The dining hall is a cause for concern, but Wilkinson said organizers have nearly doubled its size, plus reduced capacity to ensure safe distancing. They’re encouraging “grab-and-go” meals and have added outdoor dining space.

Will these safety measures be enough to prevent the Games from becoming a superspreader event?

Six-time Olympian Hayley Wickenheiser sounded the alarm last week, questioning whether it’s safe to hold the Games.

“I have to ask the questions. And I think they’re fair questions,” Wickenheiser told CBC Sports.”[At the beginning of] the pandemic I said there’s no way the Olympics can go ahead because history told us there was no way they could. And now I’m saying I don’t know, I wonder if they can again.”

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Many countries, including Canada, are being ravaged by yet another wave and new variants of the pandemic.

Canada has seen first-hand how a COVID-19 outbreak can bring an athlete or team to its knees. The Vancouver Canucks had to pause activity for 11 days after 22 players and four members of the coaching staff tested positive. Two members of the Germany team tested positive at the women’s world curling championships this week in Calgary.

And Olympic bobsled champion Alex Kopacz, who was hospitalized with COVID-19, described in heartbreaking detail how he drew up a will, said goodbyes to his family and friends, and contemplated his death during his darkest days.

Canada’s Olympic swimming trials in Toronto were just postponed for a second time, pushed back to mid-June owing to the current lockdown and case numbers in Ontario. Swimming Canada said they still may be moved from Toronto.

FIBA, the world governing body for basketball, said plans to host the Olympic qualifying tournament in Victoria, June 29-July 4, haven’t changed.

“FIBA has developed a strong COVID-19 Protocol in conjunction with the WHO and the NBA, and we are working on its implementation in Canada with the local organizing committee and all concerned authorities,” a spokesperson told The Canadian Press. “FIBA is confident that the tournament will take place in Victoria.”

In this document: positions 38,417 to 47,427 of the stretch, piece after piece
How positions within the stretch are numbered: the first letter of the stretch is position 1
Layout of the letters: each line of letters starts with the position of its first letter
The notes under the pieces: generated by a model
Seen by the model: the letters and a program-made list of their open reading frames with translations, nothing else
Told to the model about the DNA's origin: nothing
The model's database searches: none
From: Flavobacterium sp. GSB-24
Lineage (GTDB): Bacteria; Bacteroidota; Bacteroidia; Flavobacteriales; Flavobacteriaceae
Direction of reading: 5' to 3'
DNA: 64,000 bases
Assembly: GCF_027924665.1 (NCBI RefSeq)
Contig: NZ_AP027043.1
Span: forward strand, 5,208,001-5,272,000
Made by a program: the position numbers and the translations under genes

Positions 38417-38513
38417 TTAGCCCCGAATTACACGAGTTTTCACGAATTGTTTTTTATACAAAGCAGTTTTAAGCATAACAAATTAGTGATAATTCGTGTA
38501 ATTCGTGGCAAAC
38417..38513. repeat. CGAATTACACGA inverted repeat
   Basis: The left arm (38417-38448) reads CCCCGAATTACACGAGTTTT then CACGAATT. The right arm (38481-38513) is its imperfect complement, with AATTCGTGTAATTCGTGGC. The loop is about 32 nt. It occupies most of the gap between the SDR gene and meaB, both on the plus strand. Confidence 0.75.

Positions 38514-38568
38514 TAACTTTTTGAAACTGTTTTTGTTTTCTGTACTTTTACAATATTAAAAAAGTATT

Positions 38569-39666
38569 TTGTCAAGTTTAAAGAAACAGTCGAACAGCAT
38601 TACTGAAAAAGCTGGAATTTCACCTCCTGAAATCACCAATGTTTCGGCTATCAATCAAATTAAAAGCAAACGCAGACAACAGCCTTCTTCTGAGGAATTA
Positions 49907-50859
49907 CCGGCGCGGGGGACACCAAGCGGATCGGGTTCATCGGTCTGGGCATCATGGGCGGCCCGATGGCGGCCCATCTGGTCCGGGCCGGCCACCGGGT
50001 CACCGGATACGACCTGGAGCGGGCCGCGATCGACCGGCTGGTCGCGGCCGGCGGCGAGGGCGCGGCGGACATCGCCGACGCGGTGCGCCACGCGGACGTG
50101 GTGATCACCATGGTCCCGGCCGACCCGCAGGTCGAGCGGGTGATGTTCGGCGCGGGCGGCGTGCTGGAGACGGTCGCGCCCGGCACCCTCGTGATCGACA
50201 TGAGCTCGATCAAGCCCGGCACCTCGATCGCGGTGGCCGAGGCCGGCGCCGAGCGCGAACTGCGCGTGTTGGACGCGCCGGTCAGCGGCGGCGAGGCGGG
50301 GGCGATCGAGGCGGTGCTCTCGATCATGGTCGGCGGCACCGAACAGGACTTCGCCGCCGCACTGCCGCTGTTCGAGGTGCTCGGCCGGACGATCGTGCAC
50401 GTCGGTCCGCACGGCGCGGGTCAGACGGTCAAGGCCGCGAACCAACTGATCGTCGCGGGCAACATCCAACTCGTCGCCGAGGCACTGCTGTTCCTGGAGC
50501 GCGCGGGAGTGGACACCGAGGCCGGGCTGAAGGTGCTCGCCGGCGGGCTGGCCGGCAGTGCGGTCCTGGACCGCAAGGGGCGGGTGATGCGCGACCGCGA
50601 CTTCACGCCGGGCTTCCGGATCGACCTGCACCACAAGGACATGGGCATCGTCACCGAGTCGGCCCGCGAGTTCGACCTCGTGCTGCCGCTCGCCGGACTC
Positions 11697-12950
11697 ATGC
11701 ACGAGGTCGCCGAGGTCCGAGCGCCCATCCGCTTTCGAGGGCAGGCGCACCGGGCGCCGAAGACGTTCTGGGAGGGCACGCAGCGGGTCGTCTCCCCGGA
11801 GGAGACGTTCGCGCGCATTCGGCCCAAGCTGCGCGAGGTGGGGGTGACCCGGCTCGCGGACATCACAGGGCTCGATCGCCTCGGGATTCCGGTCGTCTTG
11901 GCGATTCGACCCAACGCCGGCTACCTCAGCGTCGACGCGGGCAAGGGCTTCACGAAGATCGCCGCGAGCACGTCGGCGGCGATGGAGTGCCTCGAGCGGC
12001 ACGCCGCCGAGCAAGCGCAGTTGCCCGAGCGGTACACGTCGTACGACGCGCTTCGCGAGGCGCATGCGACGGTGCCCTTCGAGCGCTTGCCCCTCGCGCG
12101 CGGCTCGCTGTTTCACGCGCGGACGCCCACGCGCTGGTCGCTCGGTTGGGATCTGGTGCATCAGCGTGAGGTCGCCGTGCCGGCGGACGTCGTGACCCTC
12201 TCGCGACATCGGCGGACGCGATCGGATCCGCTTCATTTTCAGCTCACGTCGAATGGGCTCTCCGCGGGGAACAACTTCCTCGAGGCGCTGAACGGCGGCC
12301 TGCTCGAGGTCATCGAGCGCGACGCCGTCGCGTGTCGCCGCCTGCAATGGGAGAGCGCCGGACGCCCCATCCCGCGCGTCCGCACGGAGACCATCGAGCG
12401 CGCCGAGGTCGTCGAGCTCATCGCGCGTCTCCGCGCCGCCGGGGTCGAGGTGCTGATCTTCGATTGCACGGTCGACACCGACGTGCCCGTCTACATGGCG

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In Japan, meanwhile, polls have consistently shown that the majority of Japanese residents – as many as 80 per cent – think the Olympics shouldn’t be held. Less than 2 per cent of the Japanese population has been vaccinated.

This week, Australia and South Korea joined the list of countries saying they planned to prioritize Olympic athletes in their vaccine rollouts.

Canada’s message to athletes, Wilkinson said, is not to fret about vaccine dates.

“Obviously, for athletes not knowing [when and if they’ll be vaccinated] does create significant mental stress and anxiety,” he said.

The medical team’s approach to any Games is to hope for the best and prepare for the worst, and certainly Tokyo presents challenges unlike any other Olympics in history.

“We always prepare for worst-case scenarios and you truly hope they won’t happen, but at least you’ve done all the mitigation factors,” Wilkinson said.

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“We’ve been advising the athletes and teams that we don’t want to be wasting energy and mental stress on worrying about what other people are doing. We can only control what we do. And what we need to do is minimize our risk.

“It would be great if everybody that went to the Olympics was vaccinated. The reality, given that we’ve got over 200 countries represented coming, is that not everybody is likely to be vaccinated. But even with that, we can minimize infection.”

Wilkinson has been to eight Olympic or Pan American Games as a team physician or CMO, most recently as the team’s CMO at the 2018 Olympics and 2019 Pan Am Games.